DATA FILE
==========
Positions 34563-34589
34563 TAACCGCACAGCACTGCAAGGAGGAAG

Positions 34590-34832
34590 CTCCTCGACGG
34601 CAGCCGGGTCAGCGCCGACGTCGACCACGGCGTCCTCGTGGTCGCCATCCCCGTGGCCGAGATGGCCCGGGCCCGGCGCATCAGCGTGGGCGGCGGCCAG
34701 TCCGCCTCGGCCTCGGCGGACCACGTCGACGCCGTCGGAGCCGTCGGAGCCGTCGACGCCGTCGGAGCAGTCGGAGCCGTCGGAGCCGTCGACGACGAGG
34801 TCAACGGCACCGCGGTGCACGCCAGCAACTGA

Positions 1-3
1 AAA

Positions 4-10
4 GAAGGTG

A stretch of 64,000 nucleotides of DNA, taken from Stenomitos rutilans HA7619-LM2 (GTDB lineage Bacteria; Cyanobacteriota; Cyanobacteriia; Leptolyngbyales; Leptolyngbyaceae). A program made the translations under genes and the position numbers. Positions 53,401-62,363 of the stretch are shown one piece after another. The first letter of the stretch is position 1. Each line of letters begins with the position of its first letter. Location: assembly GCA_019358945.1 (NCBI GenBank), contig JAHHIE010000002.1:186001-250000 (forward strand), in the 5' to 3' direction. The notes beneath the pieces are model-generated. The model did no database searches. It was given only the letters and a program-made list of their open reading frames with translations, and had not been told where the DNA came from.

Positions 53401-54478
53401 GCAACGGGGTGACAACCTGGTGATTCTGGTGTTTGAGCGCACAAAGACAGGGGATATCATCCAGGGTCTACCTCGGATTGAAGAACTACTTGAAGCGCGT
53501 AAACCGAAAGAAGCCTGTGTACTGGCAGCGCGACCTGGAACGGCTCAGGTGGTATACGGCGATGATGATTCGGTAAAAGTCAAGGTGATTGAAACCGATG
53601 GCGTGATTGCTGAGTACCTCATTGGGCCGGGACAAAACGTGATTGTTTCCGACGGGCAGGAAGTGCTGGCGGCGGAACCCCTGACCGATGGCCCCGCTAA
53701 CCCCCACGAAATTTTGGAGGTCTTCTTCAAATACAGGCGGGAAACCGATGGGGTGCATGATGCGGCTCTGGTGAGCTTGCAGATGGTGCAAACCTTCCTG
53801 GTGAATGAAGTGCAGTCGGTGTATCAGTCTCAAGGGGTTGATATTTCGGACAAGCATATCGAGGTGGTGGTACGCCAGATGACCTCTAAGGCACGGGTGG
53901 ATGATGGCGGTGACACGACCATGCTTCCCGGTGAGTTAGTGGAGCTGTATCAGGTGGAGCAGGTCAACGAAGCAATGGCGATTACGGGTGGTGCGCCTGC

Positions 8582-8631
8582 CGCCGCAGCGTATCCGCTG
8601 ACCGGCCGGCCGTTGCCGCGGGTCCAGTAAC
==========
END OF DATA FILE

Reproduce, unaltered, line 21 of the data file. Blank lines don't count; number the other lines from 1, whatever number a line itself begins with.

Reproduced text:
8582 CGCCGCAGCGTATCCGCTG